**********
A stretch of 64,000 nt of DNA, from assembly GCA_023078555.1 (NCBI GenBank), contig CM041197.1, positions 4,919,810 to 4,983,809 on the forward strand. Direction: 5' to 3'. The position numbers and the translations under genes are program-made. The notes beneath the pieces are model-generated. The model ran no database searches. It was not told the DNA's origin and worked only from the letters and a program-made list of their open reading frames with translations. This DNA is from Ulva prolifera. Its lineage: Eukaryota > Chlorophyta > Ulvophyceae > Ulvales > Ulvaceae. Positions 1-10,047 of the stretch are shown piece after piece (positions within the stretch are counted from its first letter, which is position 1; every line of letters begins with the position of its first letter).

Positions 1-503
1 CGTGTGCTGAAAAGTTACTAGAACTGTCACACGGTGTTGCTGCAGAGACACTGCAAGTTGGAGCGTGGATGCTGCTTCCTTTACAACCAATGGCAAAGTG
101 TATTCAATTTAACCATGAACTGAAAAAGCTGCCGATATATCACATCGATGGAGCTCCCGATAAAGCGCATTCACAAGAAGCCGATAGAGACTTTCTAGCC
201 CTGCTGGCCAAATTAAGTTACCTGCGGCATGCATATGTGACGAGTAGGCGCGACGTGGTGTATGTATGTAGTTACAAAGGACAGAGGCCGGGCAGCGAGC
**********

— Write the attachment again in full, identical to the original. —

A stretch of 64,000 nt of DNA, from assembly GCA_023078555.1 (NCBI GenBank), contig CM041197.1, positions 4,919,810 to 4,983,809 on the forward strand. Direction: 5' to 3'. The position numbers and the translations under genes are program-made. The notes beneath the pieces are model-generated. The model ran no database searches. It was not told the DNA's origin and worked only from the letters and a program-made list of their open reading frames with translations. This DNA is from Ulva prolifera. Its lineage: Eukaryota > Chlorophyta > Ulvophyceae > Ulvales > Ulvaceae. Positions 1-10,047 of the stretch are shown piece after piece (positions within the stretch are counted from its first letter, which is position 1; every line of letters begins with the position of its first letter).

Positions 1-503
1 CGTGTGCTGAAAAGTTACTAGAACTGTCACACGGTGTTGCTGCAGAGACACTGCAAGTTGGAGCGTGGATGCTGCTTCCTTTACAACCAATGGCAAAGTG
101 TATTCAATTTAACCATGAACTGAAAAAGCTGCCGATATATCACATCGATGGAGCTCCCGATAAAGCGCATTCACAAGAAGCCGATAGAGACTTTCTAGCC
201 CTGCTGGCCAAATTAAGTTACCTGCGGCATGCATATGTGACGAGTAGGCGCGACGTGGTGTATGTATGTAGTTACAAAGGACAGAGGCCGGGCAGCGAGC